Many people are intimidated by large dog breeds — often because of their preconceived notions about them. After all, big dogs can’t live in apartments and tend to be overweight and they’re not good with kids. Right? Not necessarily.
We certainly don’t want you to lose out on the love a big dog can offer, so we’re ready to help dispel some of the most common falsehoods about them. Check out the gallery below to learn the truth about these gentle giants.
Myth: Big Dogs Can’t Live in Apartments
It’s understandable to assume that a big dog requires a big space.
But luckily, it’s not always true! The important thing to know, writes
Dr. Marty Becker, is that almost any dog can be happy living in almost any
home — as long as you make sure he gets the exercise he needs. Once they've gotten their time in running (overall health permitting, of course), walking and
playing, many big dogs will be content to rest and relax — in whatever space you
Myth: Big Dogs Make Great Guard Dogs
“Tell that to the Lab or Golden Retriever
that helps a burglar haul goodies out of the house,” says Dr. Becker. If you’re
depending on one of these guys to protect you from an intruder, you might be
barking up the wrong tree. “I've personally seen a Wirehaired Fox Terrier chase
off a 200-pound bear while the 80-pound Lab ran away." He adds: "Some large dogs are great
guard dogs, and others are pooch pacifists." A lot of
it depends on the breed and the training. The Great Pyrenees and Anatolian Shepherd, for example, are typically naturals at this job.
If you’re looking for a guard dog, Becker
recommends focusing on the bark — not the bite.
Myth: Big Dogs Are More Aggressive
This is a close corollary of the guard-dog myth — and with good reason. It’s quite common for people to be afraid of lumbering dogs like
Mastiffs or Great Danes, much more so
than with small dogs. But there’s no truth to the idea that they’re necessarily
more aggressive than their smaller peers. Many of these guys are gentle
giants. While it’s important to be careful around any dog breed, you don’t
have to be scared merely because of a breed’s larger size.
Myth: Big Dogs Aren’t Lapdogs
While this myth is technically true — after all, you might not want a Newfoundland or Great Dane actually in your lap — if you think big dogs aren’t big cuddlers, there’s a good
chance you just haven’t spent enough time with one. The Mastiff, for
example, has a reputation for being one giant wannabe lapdog. Despite the fact
that he can weigh up to 200 pounds, he has a penchant for leaning on his family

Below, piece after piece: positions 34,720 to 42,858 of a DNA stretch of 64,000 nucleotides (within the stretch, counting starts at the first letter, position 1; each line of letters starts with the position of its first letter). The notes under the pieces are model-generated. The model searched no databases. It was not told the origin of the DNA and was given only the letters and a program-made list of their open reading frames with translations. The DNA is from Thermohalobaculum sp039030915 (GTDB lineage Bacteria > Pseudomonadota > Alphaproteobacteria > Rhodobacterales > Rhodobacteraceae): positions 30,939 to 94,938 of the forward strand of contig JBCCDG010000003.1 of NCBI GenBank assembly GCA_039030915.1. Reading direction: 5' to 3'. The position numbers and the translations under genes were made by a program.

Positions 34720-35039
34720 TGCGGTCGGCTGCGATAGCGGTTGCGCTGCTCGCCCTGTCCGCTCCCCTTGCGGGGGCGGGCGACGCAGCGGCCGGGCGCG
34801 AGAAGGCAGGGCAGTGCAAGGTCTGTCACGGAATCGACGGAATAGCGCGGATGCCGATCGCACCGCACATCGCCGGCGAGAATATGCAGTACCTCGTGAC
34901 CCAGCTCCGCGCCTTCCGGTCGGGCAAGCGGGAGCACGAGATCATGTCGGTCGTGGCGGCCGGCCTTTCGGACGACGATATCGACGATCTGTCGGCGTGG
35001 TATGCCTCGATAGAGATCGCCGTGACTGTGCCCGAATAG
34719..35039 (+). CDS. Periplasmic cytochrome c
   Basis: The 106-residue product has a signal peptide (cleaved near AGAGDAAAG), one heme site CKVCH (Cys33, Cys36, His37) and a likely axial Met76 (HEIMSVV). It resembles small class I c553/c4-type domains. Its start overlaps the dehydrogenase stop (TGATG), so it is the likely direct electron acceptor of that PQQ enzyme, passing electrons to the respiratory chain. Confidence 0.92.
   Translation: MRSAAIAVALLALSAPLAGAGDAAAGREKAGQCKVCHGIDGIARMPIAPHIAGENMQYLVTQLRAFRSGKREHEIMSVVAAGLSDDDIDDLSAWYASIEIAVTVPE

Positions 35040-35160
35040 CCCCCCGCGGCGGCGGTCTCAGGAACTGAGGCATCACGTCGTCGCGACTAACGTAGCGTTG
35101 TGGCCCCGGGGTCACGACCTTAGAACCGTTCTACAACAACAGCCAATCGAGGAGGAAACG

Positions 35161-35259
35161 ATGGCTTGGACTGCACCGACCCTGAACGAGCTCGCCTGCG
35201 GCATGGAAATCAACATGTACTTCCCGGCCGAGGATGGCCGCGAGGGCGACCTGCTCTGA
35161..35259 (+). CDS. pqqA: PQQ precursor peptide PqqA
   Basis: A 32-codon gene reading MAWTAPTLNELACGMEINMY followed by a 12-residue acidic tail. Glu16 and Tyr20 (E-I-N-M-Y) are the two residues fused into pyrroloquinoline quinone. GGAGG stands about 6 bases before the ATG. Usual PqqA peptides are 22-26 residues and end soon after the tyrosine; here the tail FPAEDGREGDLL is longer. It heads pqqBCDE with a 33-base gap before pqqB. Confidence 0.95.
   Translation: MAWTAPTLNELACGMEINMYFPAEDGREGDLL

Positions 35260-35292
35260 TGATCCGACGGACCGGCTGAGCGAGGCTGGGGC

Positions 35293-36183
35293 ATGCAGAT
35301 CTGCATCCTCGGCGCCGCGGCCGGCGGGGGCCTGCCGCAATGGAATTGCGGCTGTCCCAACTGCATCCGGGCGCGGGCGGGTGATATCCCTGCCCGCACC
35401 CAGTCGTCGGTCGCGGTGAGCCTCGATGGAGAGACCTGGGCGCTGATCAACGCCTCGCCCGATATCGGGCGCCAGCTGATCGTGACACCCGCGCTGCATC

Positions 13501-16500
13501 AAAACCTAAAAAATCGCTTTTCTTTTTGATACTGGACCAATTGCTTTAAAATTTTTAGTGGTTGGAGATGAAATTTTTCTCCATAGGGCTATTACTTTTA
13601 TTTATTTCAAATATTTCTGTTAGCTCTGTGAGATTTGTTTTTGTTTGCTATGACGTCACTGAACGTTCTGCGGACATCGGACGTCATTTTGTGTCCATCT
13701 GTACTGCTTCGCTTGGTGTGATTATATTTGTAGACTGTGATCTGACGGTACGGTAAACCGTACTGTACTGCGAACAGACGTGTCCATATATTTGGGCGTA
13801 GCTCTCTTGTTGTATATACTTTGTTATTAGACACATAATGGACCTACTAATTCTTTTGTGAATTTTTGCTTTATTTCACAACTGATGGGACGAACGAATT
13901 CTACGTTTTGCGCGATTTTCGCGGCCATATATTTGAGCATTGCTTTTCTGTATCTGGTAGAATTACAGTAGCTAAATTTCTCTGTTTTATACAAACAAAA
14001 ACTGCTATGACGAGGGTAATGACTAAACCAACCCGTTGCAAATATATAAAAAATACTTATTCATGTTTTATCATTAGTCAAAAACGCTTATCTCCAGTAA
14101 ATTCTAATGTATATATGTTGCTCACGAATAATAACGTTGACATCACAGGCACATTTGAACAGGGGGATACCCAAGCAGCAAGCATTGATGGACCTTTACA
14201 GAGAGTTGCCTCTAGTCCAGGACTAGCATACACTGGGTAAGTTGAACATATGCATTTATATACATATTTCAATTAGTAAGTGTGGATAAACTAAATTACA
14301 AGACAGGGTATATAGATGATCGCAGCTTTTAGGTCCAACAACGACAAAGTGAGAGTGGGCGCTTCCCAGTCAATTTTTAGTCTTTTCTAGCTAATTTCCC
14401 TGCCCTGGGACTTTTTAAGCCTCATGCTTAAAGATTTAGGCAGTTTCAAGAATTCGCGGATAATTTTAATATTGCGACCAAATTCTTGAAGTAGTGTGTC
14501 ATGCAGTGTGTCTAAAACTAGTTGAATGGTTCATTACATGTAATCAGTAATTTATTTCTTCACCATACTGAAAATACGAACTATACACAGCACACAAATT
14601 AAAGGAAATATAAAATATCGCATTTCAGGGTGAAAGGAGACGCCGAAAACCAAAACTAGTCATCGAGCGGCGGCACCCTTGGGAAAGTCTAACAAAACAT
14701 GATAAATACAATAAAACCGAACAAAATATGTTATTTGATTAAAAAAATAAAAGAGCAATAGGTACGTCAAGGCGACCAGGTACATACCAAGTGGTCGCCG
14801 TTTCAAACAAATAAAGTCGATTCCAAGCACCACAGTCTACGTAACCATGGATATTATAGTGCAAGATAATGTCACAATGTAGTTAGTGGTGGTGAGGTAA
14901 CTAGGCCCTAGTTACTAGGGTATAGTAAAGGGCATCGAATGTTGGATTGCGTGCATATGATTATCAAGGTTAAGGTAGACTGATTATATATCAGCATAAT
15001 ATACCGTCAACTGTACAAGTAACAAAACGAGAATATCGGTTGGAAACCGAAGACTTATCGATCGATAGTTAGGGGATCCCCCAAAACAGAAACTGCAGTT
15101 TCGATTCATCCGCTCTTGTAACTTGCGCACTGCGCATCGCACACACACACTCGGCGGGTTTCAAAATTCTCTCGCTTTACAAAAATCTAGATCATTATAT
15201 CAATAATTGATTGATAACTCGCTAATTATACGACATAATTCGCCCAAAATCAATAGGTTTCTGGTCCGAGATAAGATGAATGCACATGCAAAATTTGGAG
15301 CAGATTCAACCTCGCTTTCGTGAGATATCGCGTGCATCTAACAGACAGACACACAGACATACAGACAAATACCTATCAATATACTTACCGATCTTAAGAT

members and lying at their feet.
Myth: Big Dogs Aren't Good With Kids
Much to the contrary: Many large and giant breeds are great
with children. In fact, a dog’s personality is more important than his
size when finding a family dog. Sometimes, children can be rough with small,
fragile dogs, and there are some giant breeds, like the Irish Wolfhound, who
can inadvertently wipe out a kid’s board game or school project — or flatten the kid himself. Both
the children and the dog will have to be taught how to play safely together.
Like the famed Nana in Peter Pan, the
typically devoted to and protective of the children in her family. The Saint Bernard has a
heart of gold and can also be a good choice for the right family, as long as he’s trained
and socialized at a young age. The key is not to judge a book by its cover — or its size — when
figuring out what dog is the best fit for your family.
Myth: Big Dogs Tend to Be Overweight
“Many pet owners
think their large dog will eventually go from L to XL or even XXL,” Becker says. “It's no more true for a teacup Poodle and medium-sized Corgi
than a large Lab or a Great Pyrenees. Weight gain is primarily about how much
you feed (total calories including snacks) and how much you exercise
your pet.” You can keep your big dog (or any size dog) trim with “less food in
their bowls and more miles on their feet,” he says.
Myth: Big Dogs Are Ideal Running Companions
Although you might think large or giant breed dogs are more
athletic, some smaller dogs can actually make better running companions. Running
is a high-impact sport that can aggravate some orthopedic conditions like hip
dysplasia. Your vet should clear your dog for running before you begin. He might also have some recommendations about diet and supplements that can help make running better and safer for your dog. And no puppy, of any size, can start long-distance training from a young age. Here are a few important things you need to know before you decide to include your dog in your daily runs.